The main aim of this study was to isolate and characterise antifungal and antibacterial compounds from leaf extracts of Combretum molle which belonging to the Combretaceae family. C. molle is one of the commonly used medicinal plants in southern Africa for numerous ailments.
Three animal fungal pathogens, namely, Candida albicans, Cryptococcus neoformans, Aspergillus fumigatus and five plant fungal pathogens, namely, Aspergillus niger, Aspergillus parasiticus, Fusarium oxysporum, Penicillium janthinellum, Rhizoctonia solani and four nosocomial bacteria Staphylococcus aureus, Enterococcus faecalis, Escherichia coli and Pseudomonas aeruginosa were used as test microorganisms for bioactive compounds in leaf extracts of C.molle.
Experiments for phytochemical analysis were done using different C. molle leaf extracts which were made using acetone, methanol, ethanol, ethyl acetate, chloroform, butanol and hexane as extractants. Thin Layer Chromatography (TLC) fingerprints of different leaf extracts were developed in three mobile phase systems, EMW, CEF and BEA and detected with vanillin-sulphuric acid spraying agent. The different extracts of C. molle showed the presence of many different compounds with distinct retardation factors (Rf), separated according to their polarities.
Bioautography was carried out to determine the number of active compounds and their Rf values. The TLC plates were developed in three mobile systems, each sprayed with either fungal or bacterial strains. In BEA bioautograms of A. fumigatus, clear zones of inhibition were observed at Rf values of 0.12, 0.23, and 0.40. In EMW bioautogram of C. albicans, clear zones of inhibition were observed at Rf value of 0.73, 0.81, 0.87. C. neoformans had weak growth inhibition. Most of the fungal and bacterial strains tested in the bioautography displayed susceptibility to the active compounds, with P. janthinellum and P. aeruginosa showing exceptional sensitivity.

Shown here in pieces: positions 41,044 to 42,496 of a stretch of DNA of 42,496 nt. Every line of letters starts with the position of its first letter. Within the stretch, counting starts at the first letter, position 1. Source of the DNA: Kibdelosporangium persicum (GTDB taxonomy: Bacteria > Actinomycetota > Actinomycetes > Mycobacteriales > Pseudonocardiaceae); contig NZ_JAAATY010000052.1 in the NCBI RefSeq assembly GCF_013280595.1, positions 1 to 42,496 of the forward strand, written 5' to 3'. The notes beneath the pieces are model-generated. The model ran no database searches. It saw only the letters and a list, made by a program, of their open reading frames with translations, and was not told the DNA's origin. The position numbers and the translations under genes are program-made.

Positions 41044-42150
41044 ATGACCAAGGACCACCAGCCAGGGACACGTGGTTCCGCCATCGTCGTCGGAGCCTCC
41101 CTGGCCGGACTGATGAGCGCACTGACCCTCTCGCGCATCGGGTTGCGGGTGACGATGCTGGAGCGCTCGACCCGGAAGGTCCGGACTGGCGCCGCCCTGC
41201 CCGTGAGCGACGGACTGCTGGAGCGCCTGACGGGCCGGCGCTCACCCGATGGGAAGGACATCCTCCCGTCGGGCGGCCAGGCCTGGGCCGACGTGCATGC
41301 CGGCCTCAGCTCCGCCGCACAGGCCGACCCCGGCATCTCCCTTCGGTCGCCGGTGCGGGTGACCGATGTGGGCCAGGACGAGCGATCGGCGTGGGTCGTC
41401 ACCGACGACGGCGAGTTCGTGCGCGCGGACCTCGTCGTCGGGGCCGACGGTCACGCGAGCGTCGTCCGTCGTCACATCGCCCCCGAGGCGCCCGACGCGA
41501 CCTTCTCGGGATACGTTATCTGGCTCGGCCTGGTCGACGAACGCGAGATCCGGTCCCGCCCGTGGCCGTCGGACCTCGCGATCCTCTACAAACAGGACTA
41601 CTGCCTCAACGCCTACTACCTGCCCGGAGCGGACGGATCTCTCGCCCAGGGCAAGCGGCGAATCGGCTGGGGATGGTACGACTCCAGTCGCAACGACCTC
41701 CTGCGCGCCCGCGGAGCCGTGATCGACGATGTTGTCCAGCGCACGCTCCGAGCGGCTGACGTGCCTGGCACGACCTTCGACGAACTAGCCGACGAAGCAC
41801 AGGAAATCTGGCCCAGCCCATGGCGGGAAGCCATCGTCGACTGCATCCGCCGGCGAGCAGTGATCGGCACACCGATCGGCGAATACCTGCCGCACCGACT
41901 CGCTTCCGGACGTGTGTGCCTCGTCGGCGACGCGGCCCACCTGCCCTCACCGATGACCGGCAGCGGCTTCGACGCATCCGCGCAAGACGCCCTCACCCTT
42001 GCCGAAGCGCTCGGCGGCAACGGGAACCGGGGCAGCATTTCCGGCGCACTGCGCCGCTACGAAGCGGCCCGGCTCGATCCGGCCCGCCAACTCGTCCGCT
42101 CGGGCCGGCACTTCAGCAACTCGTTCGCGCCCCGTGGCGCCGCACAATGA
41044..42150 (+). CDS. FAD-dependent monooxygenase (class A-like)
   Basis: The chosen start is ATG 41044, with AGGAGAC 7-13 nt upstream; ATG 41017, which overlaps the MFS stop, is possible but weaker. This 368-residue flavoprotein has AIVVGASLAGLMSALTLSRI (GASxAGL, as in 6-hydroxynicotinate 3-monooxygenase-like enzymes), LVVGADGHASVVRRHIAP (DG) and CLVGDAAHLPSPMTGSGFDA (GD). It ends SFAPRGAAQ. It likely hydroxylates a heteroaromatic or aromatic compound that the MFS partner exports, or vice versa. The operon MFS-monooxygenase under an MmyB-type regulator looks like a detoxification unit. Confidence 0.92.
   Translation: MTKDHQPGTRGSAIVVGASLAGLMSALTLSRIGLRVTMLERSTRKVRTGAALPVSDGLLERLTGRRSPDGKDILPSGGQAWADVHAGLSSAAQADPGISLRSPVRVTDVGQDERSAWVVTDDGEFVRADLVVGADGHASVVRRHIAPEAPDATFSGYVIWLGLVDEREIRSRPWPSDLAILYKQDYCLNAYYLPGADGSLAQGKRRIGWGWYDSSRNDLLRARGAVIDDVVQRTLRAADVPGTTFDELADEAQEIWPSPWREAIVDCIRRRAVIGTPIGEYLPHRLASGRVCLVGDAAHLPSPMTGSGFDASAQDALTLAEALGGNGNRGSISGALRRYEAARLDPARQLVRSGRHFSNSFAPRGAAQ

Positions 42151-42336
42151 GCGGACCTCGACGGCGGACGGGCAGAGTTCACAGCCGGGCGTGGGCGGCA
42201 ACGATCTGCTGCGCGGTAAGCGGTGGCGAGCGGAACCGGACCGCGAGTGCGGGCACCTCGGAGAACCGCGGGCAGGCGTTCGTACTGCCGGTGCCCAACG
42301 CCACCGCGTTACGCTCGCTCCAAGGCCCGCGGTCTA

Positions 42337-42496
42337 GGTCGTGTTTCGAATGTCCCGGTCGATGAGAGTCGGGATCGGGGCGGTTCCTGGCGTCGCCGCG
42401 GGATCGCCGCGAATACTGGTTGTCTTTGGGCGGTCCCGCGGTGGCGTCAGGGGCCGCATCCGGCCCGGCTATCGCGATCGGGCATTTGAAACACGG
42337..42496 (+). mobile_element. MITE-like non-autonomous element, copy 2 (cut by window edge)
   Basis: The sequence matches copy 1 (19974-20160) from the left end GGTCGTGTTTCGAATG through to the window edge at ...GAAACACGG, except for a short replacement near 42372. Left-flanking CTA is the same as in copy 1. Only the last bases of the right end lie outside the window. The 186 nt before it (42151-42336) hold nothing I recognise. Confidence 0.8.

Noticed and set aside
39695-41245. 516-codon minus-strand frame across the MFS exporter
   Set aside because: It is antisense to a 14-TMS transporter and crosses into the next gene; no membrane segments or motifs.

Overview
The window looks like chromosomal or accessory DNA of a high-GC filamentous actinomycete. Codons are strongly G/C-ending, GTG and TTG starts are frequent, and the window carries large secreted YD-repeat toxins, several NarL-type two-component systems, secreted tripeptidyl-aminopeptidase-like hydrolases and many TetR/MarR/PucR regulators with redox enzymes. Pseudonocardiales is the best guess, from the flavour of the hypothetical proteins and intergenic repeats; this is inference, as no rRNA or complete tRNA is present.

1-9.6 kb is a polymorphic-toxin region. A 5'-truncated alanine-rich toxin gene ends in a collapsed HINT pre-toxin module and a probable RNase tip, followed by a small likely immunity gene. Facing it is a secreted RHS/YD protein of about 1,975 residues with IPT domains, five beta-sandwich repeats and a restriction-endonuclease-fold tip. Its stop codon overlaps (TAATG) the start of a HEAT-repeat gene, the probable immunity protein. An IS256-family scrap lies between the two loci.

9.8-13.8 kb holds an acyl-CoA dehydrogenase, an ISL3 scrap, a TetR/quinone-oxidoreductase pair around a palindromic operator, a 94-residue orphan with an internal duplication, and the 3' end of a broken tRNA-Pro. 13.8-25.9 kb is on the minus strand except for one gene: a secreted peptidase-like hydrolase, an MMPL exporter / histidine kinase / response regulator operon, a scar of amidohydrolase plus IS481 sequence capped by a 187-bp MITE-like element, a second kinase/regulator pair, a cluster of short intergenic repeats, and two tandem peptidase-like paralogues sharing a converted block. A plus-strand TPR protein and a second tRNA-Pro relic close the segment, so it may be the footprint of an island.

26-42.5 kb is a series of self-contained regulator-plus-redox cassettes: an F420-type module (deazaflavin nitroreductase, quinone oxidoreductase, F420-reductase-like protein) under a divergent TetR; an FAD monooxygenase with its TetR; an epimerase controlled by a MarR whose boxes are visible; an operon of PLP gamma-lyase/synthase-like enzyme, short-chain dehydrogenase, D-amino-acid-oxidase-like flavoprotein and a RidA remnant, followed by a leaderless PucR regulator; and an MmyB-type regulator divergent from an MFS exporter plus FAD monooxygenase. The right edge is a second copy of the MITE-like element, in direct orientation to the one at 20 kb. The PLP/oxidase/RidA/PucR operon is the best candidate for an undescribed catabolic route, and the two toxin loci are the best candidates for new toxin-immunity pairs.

The minimum inhibitory concentrations (MIC) values ranged from 0.02 to 2.5 mg/ml against the tested pathogens. The acetone and ethyl acetate extracts had the best inhibitory activity against P. janthinellum with an MIC value of 0.02 mg/ml. The acetone extract of C. molle gave the highest total activity (775 ml/g) against P. janthinellum. C. albicans was the most resistant pathogen with an average MIC value of 0.56 mg/ml compared with the other tested strains. Extracts were active against both Gram-positive and Gram-negative strains. P. aeruginosa extracts had the highest average MIC value (0.24 mg/ml) among the tested bacterial strains. In general, there was good overall inhibitory activity by different extracts of C. molle.
Bioassay-guided fractionation of DCM extract of the leaves of C. molle yielded 32 fractions. Further fractionation led to the isolation of five compounds (C1, C2, C3, C4 and C5). Compound C1 was selected for structure elucidation due a larger quantity isolated and higher antimicrobial activity compared with the other isolated compounds. Nuclear magnetic resonance (NMR) spectroscopy and mass spectroscopy (MS) was used to show that compound C1 was taraxerol, belonging to the taraxerane group. Antimicrobial activity of the isolated compound against P. janthinellum had an MIC value of 0.08 ug/ml. Although the compound taraxerol have been discovered in other plant species, it is reported for the first time from C. molle in the study. The results illustrate that crude extracts and compound taraxerol from C. molle can be used as either an antibacterial or antifungal, and warrants further investigation.